Furthermore, there has been evidence for decades of “joint operations” among anti-state movements in the area, as throughout the world. For example, Indian authorities — although they have always for political reasons played it down — early in the 25-year-old Tamil Tiger insurgency in Sri Lanka found links and cooperation between that organization and Sikh and Islamicist terrorists operating in India. However, the armaments, the communications and the planning for each of these events suggests something far more than amateurish acts of violence. That they did not suceed further is perhaps in the nature of such armed events which depend on chance as much as timing and organization.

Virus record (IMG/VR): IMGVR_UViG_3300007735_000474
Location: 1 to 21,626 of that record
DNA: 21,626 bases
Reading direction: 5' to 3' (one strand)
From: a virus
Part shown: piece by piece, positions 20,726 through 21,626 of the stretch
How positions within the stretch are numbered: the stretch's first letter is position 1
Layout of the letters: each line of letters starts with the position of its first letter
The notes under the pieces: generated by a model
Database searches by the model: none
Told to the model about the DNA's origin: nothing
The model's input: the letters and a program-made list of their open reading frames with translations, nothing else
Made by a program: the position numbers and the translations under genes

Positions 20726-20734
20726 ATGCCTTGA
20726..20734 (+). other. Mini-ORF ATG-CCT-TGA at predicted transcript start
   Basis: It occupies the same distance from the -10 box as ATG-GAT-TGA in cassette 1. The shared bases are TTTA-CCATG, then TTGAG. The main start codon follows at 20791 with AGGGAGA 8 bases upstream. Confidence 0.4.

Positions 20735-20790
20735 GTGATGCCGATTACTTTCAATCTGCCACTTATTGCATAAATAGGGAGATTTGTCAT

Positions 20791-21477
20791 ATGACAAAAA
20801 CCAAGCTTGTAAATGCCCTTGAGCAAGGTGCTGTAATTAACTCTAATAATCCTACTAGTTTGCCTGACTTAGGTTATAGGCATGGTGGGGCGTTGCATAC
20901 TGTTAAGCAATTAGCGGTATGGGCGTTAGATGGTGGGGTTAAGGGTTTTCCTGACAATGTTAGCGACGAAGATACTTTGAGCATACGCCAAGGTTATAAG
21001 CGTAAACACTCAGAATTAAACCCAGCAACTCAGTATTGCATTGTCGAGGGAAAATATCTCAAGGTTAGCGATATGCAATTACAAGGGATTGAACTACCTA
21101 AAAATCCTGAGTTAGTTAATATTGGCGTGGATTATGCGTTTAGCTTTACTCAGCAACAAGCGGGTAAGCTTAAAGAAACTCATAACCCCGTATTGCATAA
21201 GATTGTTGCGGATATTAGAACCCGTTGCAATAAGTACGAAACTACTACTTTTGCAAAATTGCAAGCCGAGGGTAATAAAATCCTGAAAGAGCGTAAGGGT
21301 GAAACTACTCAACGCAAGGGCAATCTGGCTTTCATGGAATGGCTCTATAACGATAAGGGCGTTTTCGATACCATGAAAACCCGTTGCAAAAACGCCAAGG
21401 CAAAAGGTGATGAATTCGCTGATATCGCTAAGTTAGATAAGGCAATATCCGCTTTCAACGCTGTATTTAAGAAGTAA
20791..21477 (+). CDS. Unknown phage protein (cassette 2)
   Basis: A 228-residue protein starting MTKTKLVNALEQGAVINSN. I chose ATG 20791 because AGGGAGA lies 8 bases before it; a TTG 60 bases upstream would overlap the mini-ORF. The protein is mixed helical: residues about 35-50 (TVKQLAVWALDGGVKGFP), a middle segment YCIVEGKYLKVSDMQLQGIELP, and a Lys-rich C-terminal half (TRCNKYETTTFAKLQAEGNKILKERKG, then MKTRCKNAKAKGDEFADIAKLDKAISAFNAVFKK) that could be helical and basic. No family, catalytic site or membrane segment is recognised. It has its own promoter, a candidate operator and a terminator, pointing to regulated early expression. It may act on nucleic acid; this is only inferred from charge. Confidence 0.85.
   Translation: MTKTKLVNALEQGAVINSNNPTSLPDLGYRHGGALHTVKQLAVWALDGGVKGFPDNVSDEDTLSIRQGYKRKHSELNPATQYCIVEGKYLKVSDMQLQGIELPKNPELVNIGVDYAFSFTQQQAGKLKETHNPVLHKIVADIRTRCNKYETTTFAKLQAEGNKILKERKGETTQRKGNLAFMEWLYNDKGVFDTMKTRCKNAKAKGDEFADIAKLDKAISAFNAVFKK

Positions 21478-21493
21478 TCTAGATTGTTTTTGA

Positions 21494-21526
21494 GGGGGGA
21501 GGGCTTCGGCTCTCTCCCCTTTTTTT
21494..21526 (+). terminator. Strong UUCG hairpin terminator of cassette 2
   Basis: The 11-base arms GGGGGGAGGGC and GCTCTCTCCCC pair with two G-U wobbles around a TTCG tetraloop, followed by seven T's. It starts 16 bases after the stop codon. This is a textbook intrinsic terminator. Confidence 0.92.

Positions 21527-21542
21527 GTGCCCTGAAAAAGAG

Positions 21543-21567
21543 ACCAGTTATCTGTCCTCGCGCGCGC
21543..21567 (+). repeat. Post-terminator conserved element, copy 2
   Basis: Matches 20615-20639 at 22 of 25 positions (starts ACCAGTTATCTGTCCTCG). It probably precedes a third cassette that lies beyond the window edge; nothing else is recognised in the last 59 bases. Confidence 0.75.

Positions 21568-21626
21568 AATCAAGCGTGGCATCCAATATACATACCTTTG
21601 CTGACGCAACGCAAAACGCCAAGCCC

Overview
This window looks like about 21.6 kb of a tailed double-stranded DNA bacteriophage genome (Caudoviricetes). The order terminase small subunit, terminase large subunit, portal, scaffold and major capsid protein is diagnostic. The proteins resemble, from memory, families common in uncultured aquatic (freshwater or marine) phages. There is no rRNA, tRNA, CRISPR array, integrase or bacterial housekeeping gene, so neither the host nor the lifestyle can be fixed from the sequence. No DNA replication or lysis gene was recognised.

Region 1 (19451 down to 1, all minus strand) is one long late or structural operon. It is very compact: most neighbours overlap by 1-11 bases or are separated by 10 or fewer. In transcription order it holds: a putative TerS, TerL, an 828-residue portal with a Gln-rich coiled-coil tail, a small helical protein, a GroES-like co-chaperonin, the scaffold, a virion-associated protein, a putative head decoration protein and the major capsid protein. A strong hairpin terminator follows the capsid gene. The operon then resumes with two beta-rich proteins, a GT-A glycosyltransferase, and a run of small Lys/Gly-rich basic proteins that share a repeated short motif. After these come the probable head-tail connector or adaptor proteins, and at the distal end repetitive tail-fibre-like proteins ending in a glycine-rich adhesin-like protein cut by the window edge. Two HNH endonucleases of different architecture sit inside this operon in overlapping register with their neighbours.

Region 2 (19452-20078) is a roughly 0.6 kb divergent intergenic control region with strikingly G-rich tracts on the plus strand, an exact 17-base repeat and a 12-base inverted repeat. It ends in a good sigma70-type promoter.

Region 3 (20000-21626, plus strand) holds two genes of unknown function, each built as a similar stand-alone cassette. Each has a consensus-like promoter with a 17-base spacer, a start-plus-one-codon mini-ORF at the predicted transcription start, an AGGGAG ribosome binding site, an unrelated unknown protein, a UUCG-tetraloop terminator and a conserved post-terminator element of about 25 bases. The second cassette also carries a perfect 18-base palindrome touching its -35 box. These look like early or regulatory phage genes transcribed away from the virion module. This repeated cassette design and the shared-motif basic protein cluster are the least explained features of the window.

Is there, then, a growing Terrorist International, far beyond the capacities of Al Qaida at its pinaccle on 9/11 and whatever remnant of it remains functioning?
South Asia, with its relatively free and relatvely sophitiscated media, has spawn a new wave of conspiracy theories around this whole subject. It is fed on both the right and the left. Whole websites are devoted to producing all sorts of “evidence” of conspiracy, involving governments and individuals.
These urban legends, in themselves, add to the growing political speculation that Pakistan, in particular, has lost control of its state functions. And there is just enough evidence, certainly, in the tribal reaches along the contested Afhganistan border and in the northern territories bordering disputed Kashmir, the 50-year-old cancer between India and Pakistan, to make such conspiracy theories saleable to the frightened and the gullible and those living in primitive semiliterate societies.